Posted by Graeme Maitland — filed in Employment Law
Termination of employment is never an easy thing, but in this economy, termination can come at any moment. You cannot just be fired without cause and expect to get nothing in return, you are entitled to severance pay.
Severance pay is the common term for “pay in lieu of notice”. When you are terminated, your employer is obligated to either give you working notice (e.g. two weeks notice) or, if your termination is effective immediately, pay in lieu of that notice. There can also be a combination of the two (e.g. work for a week, get paid for a week).
There are two legal avenues to determine how much severance pay you get. First is the Employment Standards Code which sets out a minimum of how much you need to be paid. The second is the common law, or judge-made law. Common law notice is usually always more than what the Code says.
Several factors determine common law notice, called the Bardal Factors, after the case of Bardal v. Globe & Mail Ltd. These factors are:
The character or nature of the employment essentially means the role of the employee. Where they a professional? Were they management? What kind of management were they: upper, middle, lower?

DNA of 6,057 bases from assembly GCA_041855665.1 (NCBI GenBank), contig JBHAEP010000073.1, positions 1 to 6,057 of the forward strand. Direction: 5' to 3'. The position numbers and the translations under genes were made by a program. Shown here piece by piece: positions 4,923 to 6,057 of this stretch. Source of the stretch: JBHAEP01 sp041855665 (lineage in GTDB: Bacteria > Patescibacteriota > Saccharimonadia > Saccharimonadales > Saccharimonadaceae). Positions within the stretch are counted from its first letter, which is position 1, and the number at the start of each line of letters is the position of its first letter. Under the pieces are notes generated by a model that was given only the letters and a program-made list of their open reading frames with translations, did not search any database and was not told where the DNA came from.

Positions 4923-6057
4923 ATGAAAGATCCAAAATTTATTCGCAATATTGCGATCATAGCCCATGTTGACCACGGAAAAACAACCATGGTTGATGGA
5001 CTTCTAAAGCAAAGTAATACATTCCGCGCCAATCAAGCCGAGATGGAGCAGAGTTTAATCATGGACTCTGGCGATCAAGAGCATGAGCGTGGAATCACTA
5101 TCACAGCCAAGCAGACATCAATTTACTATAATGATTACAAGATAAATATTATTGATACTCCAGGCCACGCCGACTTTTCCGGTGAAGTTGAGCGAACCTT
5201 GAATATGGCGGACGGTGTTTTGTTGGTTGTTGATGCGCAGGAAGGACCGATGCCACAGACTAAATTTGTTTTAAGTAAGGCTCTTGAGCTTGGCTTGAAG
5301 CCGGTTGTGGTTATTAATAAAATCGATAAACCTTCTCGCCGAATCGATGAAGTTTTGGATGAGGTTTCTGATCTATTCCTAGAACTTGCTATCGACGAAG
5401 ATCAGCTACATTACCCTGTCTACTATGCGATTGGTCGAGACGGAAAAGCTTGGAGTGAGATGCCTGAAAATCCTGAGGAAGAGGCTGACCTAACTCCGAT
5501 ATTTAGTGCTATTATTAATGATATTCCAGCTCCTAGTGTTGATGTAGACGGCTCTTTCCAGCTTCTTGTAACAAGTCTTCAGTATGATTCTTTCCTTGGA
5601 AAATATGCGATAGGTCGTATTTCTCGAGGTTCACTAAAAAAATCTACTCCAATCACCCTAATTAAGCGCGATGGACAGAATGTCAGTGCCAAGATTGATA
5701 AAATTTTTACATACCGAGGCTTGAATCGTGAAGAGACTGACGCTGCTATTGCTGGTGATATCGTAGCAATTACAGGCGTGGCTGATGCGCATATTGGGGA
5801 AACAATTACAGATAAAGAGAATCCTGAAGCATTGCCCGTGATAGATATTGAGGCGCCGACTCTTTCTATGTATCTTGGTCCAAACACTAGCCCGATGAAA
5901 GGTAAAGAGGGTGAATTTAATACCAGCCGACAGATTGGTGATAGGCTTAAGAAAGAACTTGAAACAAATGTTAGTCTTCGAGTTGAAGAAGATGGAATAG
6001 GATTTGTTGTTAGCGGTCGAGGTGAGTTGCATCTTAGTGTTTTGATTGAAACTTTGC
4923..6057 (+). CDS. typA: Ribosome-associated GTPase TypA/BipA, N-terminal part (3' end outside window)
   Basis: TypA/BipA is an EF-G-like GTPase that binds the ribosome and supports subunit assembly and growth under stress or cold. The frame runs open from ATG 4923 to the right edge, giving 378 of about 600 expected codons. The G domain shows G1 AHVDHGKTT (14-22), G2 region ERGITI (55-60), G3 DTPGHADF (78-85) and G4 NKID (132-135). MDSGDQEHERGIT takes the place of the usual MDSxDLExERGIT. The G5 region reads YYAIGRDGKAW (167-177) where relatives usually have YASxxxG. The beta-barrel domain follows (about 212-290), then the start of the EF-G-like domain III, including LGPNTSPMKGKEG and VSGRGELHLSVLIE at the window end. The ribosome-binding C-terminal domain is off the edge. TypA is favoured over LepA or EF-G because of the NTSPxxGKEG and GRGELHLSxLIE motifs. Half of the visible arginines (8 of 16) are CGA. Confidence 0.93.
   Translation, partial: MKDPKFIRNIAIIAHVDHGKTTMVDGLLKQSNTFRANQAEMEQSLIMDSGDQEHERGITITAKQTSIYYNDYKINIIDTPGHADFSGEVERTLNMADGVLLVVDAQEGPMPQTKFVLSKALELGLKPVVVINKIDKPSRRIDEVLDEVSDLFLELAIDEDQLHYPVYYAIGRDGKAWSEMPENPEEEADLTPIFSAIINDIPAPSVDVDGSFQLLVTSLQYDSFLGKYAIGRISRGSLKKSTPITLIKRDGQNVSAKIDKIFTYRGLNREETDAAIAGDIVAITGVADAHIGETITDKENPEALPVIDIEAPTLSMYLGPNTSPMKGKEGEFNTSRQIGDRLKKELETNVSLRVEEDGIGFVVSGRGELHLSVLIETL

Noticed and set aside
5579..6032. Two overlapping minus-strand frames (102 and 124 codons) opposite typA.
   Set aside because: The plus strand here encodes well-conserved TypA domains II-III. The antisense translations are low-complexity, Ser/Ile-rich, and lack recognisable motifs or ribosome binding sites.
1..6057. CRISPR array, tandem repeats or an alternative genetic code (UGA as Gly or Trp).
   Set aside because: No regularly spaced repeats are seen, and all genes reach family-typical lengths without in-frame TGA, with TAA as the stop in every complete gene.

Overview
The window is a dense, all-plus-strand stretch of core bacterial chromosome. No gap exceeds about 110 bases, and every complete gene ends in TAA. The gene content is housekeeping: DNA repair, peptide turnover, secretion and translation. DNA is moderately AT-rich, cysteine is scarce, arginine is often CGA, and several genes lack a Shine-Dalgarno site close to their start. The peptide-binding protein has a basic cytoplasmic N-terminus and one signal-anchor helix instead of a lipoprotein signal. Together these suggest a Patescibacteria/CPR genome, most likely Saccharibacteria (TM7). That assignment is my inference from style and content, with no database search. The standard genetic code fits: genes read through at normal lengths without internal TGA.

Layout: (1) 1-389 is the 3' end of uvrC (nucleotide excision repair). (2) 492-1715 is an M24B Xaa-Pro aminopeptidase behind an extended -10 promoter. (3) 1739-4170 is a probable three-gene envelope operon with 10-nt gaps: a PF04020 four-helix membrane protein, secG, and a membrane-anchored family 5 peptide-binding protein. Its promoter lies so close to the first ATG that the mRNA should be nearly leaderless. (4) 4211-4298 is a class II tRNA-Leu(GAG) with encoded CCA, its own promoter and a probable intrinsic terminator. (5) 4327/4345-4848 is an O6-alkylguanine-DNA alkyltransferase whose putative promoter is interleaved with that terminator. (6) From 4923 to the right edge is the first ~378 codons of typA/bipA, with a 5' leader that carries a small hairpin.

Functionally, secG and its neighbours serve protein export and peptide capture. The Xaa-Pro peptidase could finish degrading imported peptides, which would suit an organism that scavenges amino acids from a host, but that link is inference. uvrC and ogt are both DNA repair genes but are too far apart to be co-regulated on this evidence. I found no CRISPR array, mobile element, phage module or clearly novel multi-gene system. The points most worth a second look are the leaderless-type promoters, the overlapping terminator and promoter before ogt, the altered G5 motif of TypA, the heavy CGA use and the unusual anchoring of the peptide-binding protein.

The length of service is self explanatory but it is very common to hear falsehoods about a week or month per year of service as the rule. This is a myth – length of service is just one of the factors considered.
An employees age is also a factor. It is presumed that a younger person will more readily find employment or be able to retrain for a new job. The older you are, the more likely it is you will be entitled to a better severance.
The availability of similar employment is one of the hardest factors to measure. It asks how likely is a person to find a similar job to the one they were let go from? If someone takes a minimum wage job down from a well-salaried position, that doesn’t count; the job has to be similar to the one they used to have.
It is best to retain a lawyer to help you negotiate the best severance possible. Usually, an employer will provide you with an offer and give you a few days to think about it; use this time to speak with a lawyer!
One thing they may want you to do is to sign a release. Do not sign anything until you have the chance to speak with a lawyer. Signing a release could prevent you from getting the severance you are entitled to.
If you have been terminated and are looking for the severance you deserve, contact a lawyer at Aarbo Fuldauer LLP in Calgary.
Address: 3rd Floor, 1131 Kensington Road NW, Calgary, AB, T2N 3P4
Phone: (403) 571-5120